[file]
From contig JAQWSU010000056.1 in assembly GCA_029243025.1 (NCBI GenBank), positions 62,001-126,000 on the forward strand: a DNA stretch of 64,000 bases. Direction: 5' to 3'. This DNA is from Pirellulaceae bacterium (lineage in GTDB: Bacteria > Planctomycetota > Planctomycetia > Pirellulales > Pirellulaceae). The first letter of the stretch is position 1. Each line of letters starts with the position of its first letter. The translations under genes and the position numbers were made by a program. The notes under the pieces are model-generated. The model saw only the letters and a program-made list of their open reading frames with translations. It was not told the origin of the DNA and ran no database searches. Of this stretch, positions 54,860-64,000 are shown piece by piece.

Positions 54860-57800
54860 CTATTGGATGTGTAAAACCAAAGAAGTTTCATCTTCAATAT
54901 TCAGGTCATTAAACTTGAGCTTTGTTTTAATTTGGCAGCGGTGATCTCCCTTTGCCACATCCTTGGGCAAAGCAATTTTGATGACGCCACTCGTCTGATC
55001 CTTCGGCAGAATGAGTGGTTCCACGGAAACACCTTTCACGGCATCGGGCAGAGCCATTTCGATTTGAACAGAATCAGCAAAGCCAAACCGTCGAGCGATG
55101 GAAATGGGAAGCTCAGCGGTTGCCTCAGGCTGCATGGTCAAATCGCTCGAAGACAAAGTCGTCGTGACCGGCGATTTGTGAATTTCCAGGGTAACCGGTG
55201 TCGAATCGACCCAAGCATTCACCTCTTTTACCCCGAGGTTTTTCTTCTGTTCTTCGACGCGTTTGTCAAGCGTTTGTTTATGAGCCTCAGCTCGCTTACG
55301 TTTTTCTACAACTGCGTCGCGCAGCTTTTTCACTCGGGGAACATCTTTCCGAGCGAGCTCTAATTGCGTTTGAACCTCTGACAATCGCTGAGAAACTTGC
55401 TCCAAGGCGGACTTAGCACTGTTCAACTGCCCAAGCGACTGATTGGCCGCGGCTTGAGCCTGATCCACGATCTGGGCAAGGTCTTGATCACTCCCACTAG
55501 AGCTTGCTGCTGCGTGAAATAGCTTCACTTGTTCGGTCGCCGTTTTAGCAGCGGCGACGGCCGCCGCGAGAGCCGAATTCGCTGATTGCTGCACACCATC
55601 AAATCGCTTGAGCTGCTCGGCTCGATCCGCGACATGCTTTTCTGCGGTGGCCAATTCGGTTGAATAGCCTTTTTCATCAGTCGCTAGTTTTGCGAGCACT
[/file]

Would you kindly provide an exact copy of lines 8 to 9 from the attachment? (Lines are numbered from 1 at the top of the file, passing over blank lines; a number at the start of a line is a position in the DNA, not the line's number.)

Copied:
55301 TTTTTCTACAACTGCGTCGCGCAGCTTTTTCACTCGGGGAACATCTTTCCGAGCGAGCTCTAATTGCGTTTGAACCTCTGACAATCGCTGAGAAACTTGC
55401 TCCAAGGCGGACTTAGCACTGTTCAACTGCCCAAGCGACTGATTGGCCGCGGCTTGAGCCTGATCCACGATCTGGGCAAGGTCTTGATCACTCCCACTAG